This July marked the 70th anniversary of the NHS and only the month before, the Prime Minister gifted the health service an early birthday present of an extra £20.5 billion investment. The then Health Secretary, Jeremy Hunt, said:
“This historic long-term funding boost recognises the superhuman efforts made by staff over the last few years to maintain services in the face of rapidly growing demand. But it also presents a big opportunity for the NHS to write an entirely new chapter in its history.”
However, new research from the Centre for Progressive Policy (CPP) and Populus shows that the public are unaware of the extent of the NHS cash shortfall and struggle with the idea that the extra funding promised would be insufficient given the increasing demand pressures on the NHS.
Populus conducted a day-long deliberative event with fifty members of the general public to understand where the public thinks the extra money promised by government should be spent. This research formed part of CPP’s 12-month inquiry on health and social care, alongside its quantitative analysis, Diagnosis Critical.
Throughout the day, participants were asked a series of questions about health and social care funding and reform. In discussion, the public felt that the NHS could get better value by reducing waste and cutting numbers of non‐clinical staff. Reducing reliance on agency workers and restricting use of NHS services for non‐UK citizens were most commonly cited ways to find further savings.
After deliberation, participants were asked to vote on where to spend additional government investment: should it be spent on improving health and social care services, on keeping people healthy throughout their lives, or on a combined approach? The majority of participants voted for a combined approach. However, when forced to decide between the two options, most suggested the money should be spent on health and social care services. While there was recognition that community services and social/economic infrastructure were important for improving people’s health, and that prevention was important, there was a sense amongst the participants that this was already happening and so did not require prioritisation. They also believed that many community activities were not within the government or NHS’s remit.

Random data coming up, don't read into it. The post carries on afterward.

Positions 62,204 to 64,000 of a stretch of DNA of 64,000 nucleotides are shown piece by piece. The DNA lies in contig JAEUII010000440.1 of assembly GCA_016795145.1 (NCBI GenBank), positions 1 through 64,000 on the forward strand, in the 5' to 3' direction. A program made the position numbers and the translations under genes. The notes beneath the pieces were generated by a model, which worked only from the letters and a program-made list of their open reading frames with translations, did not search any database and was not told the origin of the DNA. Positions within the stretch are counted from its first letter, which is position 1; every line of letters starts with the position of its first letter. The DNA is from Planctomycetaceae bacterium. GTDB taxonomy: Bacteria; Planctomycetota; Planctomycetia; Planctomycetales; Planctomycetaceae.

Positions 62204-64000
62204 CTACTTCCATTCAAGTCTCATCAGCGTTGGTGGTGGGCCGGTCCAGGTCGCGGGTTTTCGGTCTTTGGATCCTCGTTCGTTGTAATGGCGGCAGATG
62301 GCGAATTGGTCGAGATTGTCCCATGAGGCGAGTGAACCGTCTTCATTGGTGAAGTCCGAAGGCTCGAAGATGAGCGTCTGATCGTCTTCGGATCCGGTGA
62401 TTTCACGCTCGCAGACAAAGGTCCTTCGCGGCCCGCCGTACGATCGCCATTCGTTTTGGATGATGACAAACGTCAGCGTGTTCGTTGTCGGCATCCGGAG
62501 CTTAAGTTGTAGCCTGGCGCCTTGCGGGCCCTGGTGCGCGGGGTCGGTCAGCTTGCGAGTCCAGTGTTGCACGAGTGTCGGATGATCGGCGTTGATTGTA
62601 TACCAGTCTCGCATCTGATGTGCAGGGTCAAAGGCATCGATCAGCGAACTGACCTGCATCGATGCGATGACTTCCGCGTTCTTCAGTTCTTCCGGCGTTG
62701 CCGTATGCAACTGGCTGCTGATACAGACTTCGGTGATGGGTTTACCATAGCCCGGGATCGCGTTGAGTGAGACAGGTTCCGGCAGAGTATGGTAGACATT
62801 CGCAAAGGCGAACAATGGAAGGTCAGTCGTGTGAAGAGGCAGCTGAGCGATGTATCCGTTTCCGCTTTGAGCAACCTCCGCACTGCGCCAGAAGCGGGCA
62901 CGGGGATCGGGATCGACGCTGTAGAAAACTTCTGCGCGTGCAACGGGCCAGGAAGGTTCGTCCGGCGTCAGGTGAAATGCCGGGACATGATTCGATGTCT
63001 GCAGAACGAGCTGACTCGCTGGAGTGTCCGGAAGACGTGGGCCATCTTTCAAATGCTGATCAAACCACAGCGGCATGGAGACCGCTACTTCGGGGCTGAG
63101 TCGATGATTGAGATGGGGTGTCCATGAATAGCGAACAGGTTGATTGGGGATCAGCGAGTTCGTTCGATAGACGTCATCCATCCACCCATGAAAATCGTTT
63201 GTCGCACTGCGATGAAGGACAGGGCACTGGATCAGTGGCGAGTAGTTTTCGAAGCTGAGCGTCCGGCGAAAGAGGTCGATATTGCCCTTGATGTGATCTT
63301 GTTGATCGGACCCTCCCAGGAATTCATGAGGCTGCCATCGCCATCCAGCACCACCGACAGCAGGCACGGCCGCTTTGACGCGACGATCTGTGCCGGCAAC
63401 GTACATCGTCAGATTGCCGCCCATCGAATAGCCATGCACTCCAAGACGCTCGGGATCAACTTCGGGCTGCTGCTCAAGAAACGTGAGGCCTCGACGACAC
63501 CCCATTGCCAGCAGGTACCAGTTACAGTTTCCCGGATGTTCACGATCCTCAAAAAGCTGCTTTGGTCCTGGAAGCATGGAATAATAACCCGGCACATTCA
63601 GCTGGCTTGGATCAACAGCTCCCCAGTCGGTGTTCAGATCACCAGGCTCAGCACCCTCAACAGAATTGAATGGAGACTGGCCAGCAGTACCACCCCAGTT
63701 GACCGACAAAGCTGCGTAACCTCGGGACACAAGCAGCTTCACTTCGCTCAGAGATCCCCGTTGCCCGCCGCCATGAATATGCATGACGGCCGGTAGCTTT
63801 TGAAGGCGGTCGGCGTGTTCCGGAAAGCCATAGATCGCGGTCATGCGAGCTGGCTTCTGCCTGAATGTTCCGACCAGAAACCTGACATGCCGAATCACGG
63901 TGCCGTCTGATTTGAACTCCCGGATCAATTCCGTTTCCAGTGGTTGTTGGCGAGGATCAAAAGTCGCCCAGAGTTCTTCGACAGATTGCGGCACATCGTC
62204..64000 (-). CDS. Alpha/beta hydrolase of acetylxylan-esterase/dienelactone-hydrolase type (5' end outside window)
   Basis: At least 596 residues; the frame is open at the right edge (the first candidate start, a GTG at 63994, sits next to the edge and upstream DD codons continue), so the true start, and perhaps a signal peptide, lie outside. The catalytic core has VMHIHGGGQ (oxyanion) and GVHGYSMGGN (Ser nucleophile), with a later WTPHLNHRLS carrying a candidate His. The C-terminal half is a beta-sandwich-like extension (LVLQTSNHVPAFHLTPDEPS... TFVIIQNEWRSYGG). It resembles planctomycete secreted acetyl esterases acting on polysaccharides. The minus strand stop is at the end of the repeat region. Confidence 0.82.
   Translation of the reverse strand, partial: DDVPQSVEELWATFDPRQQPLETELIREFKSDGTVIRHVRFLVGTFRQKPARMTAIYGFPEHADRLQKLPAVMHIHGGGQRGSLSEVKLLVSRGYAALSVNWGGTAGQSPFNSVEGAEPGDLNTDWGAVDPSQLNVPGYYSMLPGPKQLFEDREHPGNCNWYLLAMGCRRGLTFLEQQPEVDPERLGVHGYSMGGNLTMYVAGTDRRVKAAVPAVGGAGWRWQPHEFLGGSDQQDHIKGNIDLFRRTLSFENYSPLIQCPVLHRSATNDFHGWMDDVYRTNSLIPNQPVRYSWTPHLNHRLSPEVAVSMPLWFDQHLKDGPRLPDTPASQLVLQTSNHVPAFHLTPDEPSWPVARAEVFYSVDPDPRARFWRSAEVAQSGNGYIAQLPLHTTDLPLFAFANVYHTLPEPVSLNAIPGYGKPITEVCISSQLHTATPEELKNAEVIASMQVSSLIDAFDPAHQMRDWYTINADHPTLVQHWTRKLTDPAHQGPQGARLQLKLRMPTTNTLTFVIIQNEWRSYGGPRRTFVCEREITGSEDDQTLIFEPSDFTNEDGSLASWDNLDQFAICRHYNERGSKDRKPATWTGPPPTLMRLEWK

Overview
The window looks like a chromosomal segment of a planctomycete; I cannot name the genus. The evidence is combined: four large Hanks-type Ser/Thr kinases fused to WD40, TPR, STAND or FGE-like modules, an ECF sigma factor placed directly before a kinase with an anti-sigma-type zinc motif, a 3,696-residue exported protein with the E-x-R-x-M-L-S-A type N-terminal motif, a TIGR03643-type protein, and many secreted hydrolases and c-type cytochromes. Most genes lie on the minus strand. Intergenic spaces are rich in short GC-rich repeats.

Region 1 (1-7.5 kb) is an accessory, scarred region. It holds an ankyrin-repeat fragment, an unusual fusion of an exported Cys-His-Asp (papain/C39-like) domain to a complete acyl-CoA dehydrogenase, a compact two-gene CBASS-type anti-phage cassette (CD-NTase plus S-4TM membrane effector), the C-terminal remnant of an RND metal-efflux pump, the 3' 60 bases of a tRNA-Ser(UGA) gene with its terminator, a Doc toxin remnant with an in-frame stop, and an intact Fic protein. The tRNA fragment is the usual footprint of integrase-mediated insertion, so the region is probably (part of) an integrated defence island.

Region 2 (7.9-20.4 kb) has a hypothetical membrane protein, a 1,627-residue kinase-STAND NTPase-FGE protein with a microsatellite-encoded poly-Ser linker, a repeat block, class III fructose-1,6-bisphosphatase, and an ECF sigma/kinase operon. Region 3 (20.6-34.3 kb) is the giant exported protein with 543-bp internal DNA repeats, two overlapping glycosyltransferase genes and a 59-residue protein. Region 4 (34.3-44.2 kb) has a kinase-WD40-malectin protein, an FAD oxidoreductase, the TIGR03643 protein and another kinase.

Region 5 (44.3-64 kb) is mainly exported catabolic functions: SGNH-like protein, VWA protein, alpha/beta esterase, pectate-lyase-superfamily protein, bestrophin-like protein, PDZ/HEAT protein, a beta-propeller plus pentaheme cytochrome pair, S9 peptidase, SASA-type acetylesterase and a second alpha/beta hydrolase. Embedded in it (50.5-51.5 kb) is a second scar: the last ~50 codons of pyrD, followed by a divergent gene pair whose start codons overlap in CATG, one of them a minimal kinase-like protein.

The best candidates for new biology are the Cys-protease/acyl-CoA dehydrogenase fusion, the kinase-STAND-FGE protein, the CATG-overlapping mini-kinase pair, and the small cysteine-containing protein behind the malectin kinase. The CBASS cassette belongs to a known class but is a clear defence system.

Charlotte Alldritt, Director of CPP, draws attention to the fact that the public expect to see tangible results from extra funding injected into the NHS:
“It’s abundantly clear that the public will not accept that any new money injected into the NHS simply allows the service to stand still. They expect to see new facilities, with world-class equipment and wards run by well-paid nursing NHS staff.”
It was clear from discussions that there is a genuine worry among the public about the real-life impacts that an insufficiently funded NHS would have on their own health and wellbeing.
CPP and Populus conducted a one-day deliberative forum in Watford (Borehamwood) on 6 August 2018.
Participants were recruited from areas local to Watford to ensure the 50 participants were broadly representative of the GB population in terms of:
Socio-economic grade (SEG)
Participants were also recruited to ensure:
An even split of Leave and Remain voters at the 2016 EU referendum
A mix of parties voted for at the 2017 General Election
Exclusions were made to ensure that:
No participant was a medical professional
None worked for the NHS
No participant regularly used the NHS (i.e. not more than once a month) or had a chronic illness for which they needed regular treatment